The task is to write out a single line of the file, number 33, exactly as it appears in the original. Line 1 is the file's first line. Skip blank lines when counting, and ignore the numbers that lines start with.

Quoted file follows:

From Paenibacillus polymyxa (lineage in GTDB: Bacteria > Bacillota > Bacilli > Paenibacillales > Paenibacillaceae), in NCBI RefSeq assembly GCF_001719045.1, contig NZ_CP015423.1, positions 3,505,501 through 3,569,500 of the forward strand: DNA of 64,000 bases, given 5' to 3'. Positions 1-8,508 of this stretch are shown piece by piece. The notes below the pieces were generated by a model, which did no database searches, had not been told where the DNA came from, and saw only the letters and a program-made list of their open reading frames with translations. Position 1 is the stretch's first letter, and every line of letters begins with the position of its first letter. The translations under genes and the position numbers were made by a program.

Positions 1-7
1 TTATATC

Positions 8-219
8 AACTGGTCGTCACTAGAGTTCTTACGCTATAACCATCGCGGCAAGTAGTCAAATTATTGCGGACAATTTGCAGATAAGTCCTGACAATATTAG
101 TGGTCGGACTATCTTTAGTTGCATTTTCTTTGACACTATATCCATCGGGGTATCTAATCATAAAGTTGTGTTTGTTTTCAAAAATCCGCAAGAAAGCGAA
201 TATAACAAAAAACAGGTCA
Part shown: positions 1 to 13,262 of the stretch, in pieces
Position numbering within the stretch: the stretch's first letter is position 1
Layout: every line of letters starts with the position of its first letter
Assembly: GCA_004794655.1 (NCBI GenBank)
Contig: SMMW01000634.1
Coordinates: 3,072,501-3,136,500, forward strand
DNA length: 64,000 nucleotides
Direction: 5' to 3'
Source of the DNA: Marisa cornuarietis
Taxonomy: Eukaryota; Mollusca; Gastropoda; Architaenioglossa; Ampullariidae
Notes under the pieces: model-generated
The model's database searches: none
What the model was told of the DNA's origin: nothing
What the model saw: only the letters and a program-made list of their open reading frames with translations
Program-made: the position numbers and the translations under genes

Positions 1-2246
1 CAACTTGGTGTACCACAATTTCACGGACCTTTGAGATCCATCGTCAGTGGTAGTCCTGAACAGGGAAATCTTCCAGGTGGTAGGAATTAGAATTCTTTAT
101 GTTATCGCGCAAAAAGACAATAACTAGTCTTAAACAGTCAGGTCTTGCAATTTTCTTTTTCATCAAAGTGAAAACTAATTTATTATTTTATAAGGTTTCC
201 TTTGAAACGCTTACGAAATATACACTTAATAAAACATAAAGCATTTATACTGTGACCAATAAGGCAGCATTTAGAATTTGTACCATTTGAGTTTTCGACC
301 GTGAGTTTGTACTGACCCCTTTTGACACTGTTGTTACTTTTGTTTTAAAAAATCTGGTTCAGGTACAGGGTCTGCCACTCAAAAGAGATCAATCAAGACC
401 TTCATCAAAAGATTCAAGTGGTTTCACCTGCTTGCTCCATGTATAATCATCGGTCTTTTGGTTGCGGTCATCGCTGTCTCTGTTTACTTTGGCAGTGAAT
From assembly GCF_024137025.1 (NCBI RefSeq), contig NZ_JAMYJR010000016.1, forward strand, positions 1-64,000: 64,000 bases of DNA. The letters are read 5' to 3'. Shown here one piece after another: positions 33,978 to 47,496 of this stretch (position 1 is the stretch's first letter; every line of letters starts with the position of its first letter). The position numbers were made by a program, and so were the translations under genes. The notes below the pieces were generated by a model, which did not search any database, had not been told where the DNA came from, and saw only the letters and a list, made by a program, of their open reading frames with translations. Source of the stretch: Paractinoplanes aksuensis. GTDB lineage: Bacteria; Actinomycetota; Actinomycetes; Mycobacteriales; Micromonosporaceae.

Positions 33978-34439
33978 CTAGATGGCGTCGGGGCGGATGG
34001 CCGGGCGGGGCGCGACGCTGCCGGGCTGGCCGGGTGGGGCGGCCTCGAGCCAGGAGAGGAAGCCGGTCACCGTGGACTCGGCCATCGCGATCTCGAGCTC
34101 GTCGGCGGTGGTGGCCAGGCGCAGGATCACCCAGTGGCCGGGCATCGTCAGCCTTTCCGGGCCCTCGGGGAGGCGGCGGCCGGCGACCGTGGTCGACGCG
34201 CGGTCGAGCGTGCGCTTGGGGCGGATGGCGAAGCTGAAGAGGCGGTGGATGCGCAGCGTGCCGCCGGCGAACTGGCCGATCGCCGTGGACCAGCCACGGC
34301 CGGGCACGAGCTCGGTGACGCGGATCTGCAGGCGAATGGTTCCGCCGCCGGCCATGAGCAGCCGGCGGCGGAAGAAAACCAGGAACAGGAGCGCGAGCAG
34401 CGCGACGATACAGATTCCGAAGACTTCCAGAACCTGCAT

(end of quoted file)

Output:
34101 GTCGGCGGTGGTGGCCAGGCGCAGGATCACCCAGTGGCCGGGCATCGTCAGCCTTTCCGGGCCCTCGGGGAGGCGGCGGCCGGCGACCGTGGTCGACGCG